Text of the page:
Connecticut’s superintendents have put forward an audacious report that looks to transform the state’s entire educational landscape, writes Kathleen Megan at The Hartford Courant.
The Connecticut Association of Public School Superintendents issued a report with 134 recommendations, including eliminating lifetime tenure for teachers, regionalizing school districts, personalizing education and making school calendars more flexible. The next step is to shape them into proposed legislation.
The most divisive of the proposals is the scrapping of lifetime tenure for teachers and replacing it with renewable five-year contracts.
Unsurprisingly, Mary Loftus Levine, executive director of the state’s largest teachers’ union, the Connecticut Education Association believes that this proposal would “invite all kinds of abuses and capriciousness and a lot of volatility in our schools.”
She highlights that the idea would harm efforts to retain teachers in urban districts, where teacher turnover is so high.
“We are trying to get teachers to stay for five years in some of these more challenging districts. We don’t think students and parents are well-served by short-termers.”
Joseph Cirasuolo, executive director of the organization, said that if someone has “a better way” to deal with mediocre teachers than a five-year contract, “we’re open to it,” but that the recommendation was aimed at getting rid of teachers who are “mediocre.”
He said that it’s not hard to get rid of teachers who are incompetent, but “if you are mediocre and stubborn in your mediocrity, there is almost nothing we can do about it. We need to solve that problem.”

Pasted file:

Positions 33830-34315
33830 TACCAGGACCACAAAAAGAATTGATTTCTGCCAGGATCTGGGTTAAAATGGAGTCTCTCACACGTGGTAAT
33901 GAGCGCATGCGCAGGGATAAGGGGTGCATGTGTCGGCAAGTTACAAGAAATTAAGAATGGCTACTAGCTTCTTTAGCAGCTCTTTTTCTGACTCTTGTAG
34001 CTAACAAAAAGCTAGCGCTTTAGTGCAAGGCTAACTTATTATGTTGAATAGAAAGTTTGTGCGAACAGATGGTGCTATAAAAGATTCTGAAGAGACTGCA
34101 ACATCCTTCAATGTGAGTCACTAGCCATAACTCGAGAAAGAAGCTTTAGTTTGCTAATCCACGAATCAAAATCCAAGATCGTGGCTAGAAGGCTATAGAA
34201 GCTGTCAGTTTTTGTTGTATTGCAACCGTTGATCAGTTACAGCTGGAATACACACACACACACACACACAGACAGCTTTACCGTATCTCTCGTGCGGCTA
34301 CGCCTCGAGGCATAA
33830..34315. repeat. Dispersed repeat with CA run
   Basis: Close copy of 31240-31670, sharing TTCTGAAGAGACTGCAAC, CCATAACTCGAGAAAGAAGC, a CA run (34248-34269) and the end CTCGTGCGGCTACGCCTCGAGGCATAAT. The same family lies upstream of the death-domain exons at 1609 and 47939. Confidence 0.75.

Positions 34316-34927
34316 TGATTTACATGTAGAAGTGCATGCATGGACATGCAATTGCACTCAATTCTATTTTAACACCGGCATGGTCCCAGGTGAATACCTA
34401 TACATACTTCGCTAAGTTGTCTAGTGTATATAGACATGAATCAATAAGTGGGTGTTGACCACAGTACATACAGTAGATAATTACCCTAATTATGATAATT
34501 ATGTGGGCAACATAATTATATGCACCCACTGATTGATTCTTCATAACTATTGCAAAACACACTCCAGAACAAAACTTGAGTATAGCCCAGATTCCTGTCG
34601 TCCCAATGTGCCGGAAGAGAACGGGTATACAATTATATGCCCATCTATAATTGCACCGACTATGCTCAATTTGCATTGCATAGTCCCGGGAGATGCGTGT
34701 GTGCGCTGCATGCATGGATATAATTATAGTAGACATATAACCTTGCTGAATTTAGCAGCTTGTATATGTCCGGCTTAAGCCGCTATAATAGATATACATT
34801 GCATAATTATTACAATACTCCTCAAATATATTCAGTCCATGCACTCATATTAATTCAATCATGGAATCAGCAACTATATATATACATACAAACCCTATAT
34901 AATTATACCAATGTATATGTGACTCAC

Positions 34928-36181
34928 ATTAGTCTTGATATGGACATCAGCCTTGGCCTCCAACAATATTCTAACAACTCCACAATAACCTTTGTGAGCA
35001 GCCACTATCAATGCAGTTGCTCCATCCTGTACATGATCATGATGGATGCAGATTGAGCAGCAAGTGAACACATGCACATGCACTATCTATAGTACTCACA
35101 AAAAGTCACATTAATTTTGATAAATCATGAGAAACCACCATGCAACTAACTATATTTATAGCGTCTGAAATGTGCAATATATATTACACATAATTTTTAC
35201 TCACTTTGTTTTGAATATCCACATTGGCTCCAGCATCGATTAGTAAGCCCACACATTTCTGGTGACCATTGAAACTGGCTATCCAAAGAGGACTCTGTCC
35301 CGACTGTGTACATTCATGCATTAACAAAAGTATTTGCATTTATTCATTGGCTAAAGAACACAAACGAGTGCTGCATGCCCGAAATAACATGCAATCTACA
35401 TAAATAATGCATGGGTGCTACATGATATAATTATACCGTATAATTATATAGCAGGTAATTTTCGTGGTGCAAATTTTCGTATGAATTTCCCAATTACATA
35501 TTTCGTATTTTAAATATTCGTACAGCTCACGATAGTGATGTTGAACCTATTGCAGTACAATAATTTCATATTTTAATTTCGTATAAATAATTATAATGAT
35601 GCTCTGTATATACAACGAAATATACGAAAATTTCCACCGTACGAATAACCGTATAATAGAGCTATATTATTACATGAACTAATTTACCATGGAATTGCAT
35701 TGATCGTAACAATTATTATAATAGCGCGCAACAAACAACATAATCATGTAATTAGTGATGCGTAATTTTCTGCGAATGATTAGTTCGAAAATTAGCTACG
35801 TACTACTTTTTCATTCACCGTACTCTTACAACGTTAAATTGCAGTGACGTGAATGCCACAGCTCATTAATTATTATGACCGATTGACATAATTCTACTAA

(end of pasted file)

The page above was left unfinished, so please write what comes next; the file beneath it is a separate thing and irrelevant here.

The group also called for more consolidation of school districts or for regional arrangements to ensure that districts have the capacity to offer students a broad array of learning options, writes Megan.
“No matter where the child goes to school,” Cirasuolo said, “they need to have access” to options and opportunities that match their personal learning style.
“The present division of local school districts into 165 separate entities…” the report said, “is economically inefficient and fosters economic, racial and ethnic isolation.”
The Connecticut Council for Educational Reform are said to be encouraged.
Shana Kennedy, interim executive director, said that it was especially unusual to see superintendents recommend a strategy of regionalization that might result in fewer school districts and superintendents.
“It’s definitely not the approach we’ve seen from superintendents in the past — to be so proactive,” she said.
Ed Fisher at the Morning Sun points out that school systems have had to incentivize students into the industry using tenure, benefits and good retirement as the profession fails to offer the same attractions as high-wage, upwardly mobile private alternatives.
“Easy-to- measure proxies such as master’s degrees and seniority provided the road to tenure and lifetime security.”
But as the economy faltered many benefits have been curtailed, trimmed and some cut completely. While early retirement to replace highly experienced instructors with lower paid new teachers has had a devastating effect on morale.
Teachers want support, writes Fisher.
“They want parents to become more positively involved; school administrators should support teachers and recognize their contributions; they want modern, high quality materials in the classroom.”